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Work Stoppages: December 2001 quarter

Forty-two Work Stoppages Ended in December 2001 Year

Revisions have been made to the Work Stoppages: December 2001 quarter released on 17 April 2002, due to an error in the number of employees involved. The data for number of employees involved was 8,000 too high due to an error in processing. This error has affected other work stoppages statistics. Changes to the data released on 17 April 2002 are highlighted in the text by underlining.

Statistics New Zealand regrets any inconvenience this error may have caused users.

Forty-two work stoppages ended in the December 2001 year, according to latest figures from Statistics New Zealand. This is double the number that was recorded last year, but remains under 50 stoppages, consistent with levels recorded over the past four years.

The 42 stoppages that ended in the December 2001 year consisted of 38 complete strikes, two partial strikes and two lockouts. The 42 stoppages involved 22,022 employees with a loss of 54,440 person-days of work and an estimated $7.7 million in wages and salaries. In comparison, 21 stoppages involving 2,632 employees ended in the December 2000 year, resulting in a loss of 11,495 person-days of work and an estimated $2.3 million in wages and salaries.

There were six work stoppages that ended in the December 2001 quarter and these involved 14,947 employees with a loss of 23,394 person-days of work. This is an average loss of 1.6 person-days of work. An estimated $3.5 million was lost in wages and salaries.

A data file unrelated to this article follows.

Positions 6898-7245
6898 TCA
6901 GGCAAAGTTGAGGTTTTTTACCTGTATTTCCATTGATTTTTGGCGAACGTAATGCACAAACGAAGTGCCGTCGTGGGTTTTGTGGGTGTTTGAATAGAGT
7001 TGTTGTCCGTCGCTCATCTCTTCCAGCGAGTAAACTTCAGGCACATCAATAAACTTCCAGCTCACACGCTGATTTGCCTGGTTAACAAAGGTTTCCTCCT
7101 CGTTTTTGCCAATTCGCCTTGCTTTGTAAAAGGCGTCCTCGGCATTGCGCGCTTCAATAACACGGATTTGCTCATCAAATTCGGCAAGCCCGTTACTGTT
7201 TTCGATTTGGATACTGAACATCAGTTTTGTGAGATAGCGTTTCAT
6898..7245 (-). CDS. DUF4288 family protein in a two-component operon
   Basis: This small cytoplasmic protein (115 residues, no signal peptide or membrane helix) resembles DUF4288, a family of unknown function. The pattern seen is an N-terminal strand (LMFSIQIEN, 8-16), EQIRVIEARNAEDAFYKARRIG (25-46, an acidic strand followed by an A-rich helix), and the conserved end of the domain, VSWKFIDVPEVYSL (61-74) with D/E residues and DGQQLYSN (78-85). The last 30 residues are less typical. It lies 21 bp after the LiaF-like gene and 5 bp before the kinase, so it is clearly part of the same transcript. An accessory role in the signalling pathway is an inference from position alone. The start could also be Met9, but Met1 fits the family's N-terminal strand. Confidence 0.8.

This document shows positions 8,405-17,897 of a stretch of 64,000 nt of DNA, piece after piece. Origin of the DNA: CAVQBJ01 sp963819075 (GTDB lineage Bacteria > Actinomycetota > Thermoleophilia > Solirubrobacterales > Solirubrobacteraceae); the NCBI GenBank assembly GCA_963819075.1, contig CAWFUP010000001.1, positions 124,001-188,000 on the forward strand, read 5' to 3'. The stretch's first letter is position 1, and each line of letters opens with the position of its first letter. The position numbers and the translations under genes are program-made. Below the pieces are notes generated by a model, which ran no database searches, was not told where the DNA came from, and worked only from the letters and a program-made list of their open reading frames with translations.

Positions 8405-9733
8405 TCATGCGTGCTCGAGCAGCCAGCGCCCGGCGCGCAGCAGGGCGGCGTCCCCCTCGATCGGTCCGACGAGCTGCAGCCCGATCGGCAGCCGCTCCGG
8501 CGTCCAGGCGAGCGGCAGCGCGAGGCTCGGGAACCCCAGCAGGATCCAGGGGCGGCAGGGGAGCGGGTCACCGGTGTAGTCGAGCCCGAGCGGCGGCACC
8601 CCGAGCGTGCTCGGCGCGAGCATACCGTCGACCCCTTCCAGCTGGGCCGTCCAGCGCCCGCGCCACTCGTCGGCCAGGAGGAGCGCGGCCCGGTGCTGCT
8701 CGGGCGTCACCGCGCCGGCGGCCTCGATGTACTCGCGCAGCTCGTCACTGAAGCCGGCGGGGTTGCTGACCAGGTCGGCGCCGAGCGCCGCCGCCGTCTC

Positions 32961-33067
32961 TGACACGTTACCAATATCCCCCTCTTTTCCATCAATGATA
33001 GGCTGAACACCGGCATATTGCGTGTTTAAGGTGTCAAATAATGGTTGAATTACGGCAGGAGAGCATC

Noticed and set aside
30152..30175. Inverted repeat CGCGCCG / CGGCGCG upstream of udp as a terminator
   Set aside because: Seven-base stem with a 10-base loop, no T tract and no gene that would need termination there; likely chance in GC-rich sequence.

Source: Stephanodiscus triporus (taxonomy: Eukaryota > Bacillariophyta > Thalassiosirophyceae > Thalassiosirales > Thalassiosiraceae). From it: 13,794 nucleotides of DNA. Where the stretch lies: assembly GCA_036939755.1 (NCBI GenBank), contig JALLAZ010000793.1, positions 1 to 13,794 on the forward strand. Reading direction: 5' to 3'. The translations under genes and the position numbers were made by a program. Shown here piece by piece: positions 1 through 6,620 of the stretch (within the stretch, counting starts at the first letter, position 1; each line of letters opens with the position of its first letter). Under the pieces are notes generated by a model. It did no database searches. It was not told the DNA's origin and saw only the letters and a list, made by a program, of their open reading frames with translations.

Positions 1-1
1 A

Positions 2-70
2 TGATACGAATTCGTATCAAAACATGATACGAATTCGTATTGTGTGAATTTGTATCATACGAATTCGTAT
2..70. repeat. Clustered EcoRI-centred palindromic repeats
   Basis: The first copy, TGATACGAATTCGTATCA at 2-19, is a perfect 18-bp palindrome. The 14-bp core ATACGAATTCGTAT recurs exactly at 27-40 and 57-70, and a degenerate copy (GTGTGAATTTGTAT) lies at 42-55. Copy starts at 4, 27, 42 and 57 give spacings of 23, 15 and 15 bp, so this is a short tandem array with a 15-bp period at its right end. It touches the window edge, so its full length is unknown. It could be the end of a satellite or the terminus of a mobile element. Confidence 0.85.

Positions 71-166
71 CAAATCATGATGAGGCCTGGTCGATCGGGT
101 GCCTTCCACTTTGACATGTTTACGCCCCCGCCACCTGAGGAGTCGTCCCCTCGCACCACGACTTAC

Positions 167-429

In the September 2001 quarter there were 19 stoppages with 3,948 employees involved. These resulted in a loss of 23,440 person-days of work and an estimated $3.0 million in wages and salaries.

Twenty-eight private sector and 14 public sector stoppages ended in the December 2001 year, compared with nine private sector and 12 public sector stoppages in the previous December year.

In the December 2001 year, 17 work stoppages were recorded in the manufacturing industry group. Four were recorded in property and business services. The following industry groups each recorded three stoppages: construction; transport and storage; education; health and community services; and personal and other services. Six stoppages were recorded in all other industries combined. Work stoppages in the manufacturing and education industry contributed about 37 percent each of the total estimated $7.7 million loss in wages and salaries during the December 2001 year. Education contributed about 53 percent of the total number of employees involved in the December 2001 year.

Brian Pink
Government Statistician

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